Stott Park Bobbin Mill dates back to the 19th century and is located in Newby Bridge, Cumbria in England. It was built in 1835 and is just one of 65 similar buildings within the Lake District alone. It provided wooden bobbins for weaving and spinning, which was an important industry in the counties of Lancashire and Yorkshire. Now the mill is owned and operated by English Heritage, and the site is now a working mill museum.
A Brief History of the Mill
The first part of this building was built by John Harrison in 1835 who was the landowner at the time. The mill is believed to be one of just a very select few that were built specifically to create bobbins, as other such mills were actually converted from other older buildings. During this period there was a high demand for bobbins, as the cotton and textile industry was in full swing and the Lake District provided the perfect place for this to occur due to its natural resources – water for the power and woodlands for the bobbins.
In 1850 the mill was put on lease to the Coward family who already owned a number of other properties including another bobbin mill. The family extended the mill, even though this was during a time when the industry was being threatened by improvements in technology and many mills were in fact closing. One factor in the continued success of the mill is its close proximity to the Lakeside railway which was built during this time. The lease ran on until the 1920s when the Cowards finally bought the mill outright and continued to run it until 1971 when the mill finally closed its doors. The mill is one of the last remaining bobbin mills in the Lake District and was listed as a Scheduled Ancient Monument in 1973. The following year the Department of Environment bought the building in order to preserve it, after which it passed to the National Heritage and was finally opened as a museum.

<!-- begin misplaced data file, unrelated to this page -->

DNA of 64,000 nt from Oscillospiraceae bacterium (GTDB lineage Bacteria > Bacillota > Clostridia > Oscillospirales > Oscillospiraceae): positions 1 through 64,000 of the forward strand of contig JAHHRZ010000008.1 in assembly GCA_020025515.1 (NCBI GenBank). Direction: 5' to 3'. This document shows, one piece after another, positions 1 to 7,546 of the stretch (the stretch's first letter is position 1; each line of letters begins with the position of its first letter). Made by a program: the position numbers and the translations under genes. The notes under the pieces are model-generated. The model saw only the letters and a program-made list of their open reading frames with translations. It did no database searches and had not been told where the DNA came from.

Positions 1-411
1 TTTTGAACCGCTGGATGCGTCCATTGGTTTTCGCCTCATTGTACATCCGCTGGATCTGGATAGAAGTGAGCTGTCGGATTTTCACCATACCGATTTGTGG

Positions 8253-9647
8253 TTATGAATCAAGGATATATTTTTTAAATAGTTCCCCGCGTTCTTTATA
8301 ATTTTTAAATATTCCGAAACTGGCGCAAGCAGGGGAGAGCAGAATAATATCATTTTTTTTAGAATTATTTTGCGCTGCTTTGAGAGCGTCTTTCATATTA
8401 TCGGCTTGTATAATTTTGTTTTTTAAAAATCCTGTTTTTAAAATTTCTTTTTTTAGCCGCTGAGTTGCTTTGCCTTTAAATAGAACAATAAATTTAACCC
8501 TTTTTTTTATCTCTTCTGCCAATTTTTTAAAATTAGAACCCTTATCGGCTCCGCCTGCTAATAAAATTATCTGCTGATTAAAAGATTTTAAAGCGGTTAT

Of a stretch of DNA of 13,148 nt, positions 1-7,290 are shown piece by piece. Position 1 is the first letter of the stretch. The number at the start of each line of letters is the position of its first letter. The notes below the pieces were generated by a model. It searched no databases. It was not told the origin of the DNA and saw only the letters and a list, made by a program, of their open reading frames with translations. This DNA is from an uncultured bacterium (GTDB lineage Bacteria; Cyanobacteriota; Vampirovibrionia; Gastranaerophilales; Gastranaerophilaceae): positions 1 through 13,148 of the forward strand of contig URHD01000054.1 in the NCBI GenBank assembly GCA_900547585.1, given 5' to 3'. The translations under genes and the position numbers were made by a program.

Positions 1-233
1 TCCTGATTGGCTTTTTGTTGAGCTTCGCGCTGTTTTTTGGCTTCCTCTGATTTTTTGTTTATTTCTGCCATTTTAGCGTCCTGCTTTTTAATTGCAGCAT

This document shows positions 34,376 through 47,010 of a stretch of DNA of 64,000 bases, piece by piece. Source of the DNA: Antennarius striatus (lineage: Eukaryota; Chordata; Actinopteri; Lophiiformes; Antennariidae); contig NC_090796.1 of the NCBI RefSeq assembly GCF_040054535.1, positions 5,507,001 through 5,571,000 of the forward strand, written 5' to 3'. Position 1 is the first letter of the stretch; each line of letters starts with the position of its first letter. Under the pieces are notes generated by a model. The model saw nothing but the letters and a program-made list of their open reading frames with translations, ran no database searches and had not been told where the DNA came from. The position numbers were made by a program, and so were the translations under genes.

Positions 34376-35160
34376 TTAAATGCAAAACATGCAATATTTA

How Scott Park Bobbin Mill Worked
The mill was run by a 24-foot water wheel placed in a stream that fed into the mill pond. Later in its history, this water wheel was replaced by a water turbine and there were new reservoirs added in order to provide more water and therefore more power to the mill. In 1880 there was a small steam engine build and installed which was to provide the power to the mill in the summer months when the water level was not high enough. It continued to work in this manner until 1941 when electricity was finally installed and to this day the machinery is still worked by the electric motor of that time.
The Mill Today
The mill is open for the public, who can view how the mill would have been run. For the most part it works on the aforementioned electric motor though on the weekend the steam engine is run in order to put on a show for visitors and demonstrate an older way of running the mill.